21 Aug 2014

Hundreds of North Island jobs at risk

6:16 pm on 21 August 2014

Hundreds of jobs are set to go in the North Island, with moves to liquidate a roading contractor and stationery giant Croxley considering closing its Auckland factory.

At least 210 jobs are likely to be lost in central Hawke's Bay after the directors of the roading contractor Infracon recommended that the company be liquidated. The business has lost $7.5 million over the past five years.

Jobs at Infracon could be lost in Hastings, Waipukurau, Dannevirke, Woodville and Palmerston North.

Jobs at Infracon could be lost in Hastings, Waipukurau, Dannevirke, Woodville and Palmerston North. Photo: PHOTO NZ

In Auckland, the country's largest stationery supplier, Croxley, is considering closing the doors to its main factory, which would result in more than 100 people losing their jobs.

The Central Hawke's Bay District Council owns one third of Infracon and the Tararua District Council owns the rest.

Infracon had told the Taraura council that it could provide roading services for less money than anyone else. Its bid was $2 million lower than the next potential contractor.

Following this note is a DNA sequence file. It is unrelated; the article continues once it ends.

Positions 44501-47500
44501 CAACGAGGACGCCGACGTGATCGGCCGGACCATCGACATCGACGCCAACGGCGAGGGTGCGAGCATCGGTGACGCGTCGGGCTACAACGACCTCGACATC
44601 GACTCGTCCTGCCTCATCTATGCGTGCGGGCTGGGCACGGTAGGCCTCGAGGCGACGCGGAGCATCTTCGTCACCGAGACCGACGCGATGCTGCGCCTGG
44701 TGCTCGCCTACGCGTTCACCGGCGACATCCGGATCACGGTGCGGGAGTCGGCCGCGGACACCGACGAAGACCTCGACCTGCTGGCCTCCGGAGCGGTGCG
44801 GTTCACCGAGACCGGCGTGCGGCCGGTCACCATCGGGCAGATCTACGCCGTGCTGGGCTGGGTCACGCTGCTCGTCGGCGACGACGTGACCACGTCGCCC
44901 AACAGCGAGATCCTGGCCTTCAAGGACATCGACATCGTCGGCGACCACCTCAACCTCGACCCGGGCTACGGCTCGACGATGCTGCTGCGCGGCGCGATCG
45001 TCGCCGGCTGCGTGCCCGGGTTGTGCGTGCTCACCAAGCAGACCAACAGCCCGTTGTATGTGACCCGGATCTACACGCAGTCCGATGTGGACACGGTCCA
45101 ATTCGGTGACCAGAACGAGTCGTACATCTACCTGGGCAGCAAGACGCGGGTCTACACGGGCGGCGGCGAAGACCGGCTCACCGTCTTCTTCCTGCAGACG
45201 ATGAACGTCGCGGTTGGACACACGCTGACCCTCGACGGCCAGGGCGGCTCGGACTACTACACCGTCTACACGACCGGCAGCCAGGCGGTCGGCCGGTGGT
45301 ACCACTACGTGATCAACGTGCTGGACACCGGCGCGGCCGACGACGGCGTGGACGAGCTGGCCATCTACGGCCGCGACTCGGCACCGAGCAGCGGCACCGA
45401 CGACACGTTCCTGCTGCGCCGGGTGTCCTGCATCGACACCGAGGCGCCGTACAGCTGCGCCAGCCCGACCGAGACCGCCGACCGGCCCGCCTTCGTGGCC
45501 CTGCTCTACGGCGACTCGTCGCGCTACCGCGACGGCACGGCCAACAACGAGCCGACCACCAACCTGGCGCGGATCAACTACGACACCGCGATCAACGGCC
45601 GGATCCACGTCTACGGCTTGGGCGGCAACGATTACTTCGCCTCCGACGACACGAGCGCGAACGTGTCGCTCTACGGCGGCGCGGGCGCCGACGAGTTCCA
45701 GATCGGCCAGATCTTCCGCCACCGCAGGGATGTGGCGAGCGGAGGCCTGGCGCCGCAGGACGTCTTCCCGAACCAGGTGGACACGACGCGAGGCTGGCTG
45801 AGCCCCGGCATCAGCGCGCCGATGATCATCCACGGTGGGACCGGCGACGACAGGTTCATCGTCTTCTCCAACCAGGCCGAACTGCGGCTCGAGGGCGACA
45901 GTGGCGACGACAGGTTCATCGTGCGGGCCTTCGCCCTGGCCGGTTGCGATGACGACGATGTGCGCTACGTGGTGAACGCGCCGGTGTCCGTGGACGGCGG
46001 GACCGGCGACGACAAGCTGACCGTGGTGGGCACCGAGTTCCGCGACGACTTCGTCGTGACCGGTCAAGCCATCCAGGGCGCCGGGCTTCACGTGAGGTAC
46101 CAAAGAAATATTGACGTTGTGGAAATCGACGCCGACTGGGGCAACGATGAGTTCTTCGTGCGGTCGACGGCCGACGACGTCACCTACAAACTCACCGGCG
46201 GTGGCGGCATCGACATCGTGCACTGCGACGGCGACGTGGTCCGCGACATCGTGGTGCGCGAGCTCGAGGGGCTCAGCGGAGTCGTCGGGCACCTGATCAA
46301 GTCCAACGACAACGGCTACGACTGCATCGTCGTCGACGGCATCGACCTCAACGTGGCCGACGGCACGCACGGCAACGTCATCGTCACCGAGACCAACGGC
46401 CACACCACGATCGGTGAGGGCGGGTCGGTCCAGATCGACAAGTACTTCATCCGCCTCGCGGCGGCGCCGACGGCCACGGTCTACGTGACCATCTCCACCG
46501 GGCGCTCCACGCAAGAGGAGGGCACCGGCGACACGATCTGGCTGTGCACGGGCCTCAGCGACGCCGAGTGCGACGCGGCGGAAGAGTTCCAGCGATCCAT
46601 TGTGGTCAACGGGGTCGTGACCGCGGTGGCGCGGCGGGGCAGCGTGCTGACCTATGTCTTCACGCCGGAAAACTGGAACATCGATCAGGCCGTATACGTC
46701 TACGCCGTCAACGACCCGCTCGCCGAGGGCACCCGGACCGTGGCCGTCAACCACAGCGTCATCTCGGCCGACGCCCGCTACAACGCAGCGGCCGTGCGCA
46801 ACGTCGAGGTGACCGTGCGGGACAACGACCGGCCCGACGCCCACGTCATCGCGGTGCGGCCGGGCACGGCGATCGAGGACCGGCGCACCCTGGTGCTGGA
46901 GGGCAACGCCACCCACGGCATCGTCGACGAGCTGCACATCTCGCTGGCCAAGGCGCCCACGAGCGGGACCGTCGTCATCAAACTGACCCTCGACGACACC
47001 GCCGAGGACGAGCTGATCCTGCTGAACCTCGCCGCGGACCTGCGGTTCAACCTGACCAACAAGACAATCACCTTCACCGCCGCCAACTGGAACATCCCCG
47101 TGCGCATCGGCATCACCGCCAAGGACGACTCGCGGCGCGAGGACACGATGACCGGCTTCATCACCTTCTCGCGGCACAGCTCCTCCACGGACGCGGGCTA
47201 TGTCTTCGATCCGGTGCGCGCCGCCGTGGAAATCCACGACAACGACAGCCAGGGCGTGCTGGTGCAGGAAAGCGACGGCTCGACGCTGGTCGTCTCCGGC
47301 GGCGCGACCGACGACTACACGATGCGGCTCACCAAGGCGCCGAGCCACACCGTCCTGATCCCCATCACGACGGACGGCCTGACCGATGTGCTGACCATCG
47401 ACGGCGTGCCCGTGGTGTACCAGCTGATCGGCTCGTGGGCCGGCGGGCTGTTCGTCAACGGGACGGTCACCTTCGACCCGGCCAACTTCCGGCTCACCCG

Infracon's interim board chairman Roly Ellis, who is also mayor of Tararua, said the council and its chief executive at the time were surprised by assurances given, but awarded the contract anyway. "We were amazed when the chief executive asked about it and he was assured that it was perfectly alright."

Mr Ellis said jobs could be lost from branches in Hastings, Waipukurau, Dannevirke, Woodville and Palmerston North.

Workers were told of the liquidation plans today and could expect to be paid up until next Wednesday, he said.

NZ Post Box

Croxley Stationery's David Lilburne says the company is operating in an environment with a decline in postal use. Photo: PHOTO NZ

Infracon has suffered losses for the past three years, Mr Ellis said, and its bank has withdrawn financial support, meaning it is unable to continue to trade. The board indicated that Infracon faced losses for the next two years.

Mr Ellis said the councils would try to redeploy staff to other jobs locally.

Meanwhile, Croxley Stationery could cease manufacturing at its factory in Avondale from next year to focus on operating as a dedicated wholesaler.

Managing director David Lilburne said the company is operating in an environment which had seen a decline in postal use and a reduction in demand for traditional paper-based office products.

The final decision on the factory's fate would be be made by 4 September. Some of the company's brands include Olympic, Warwick and Collins.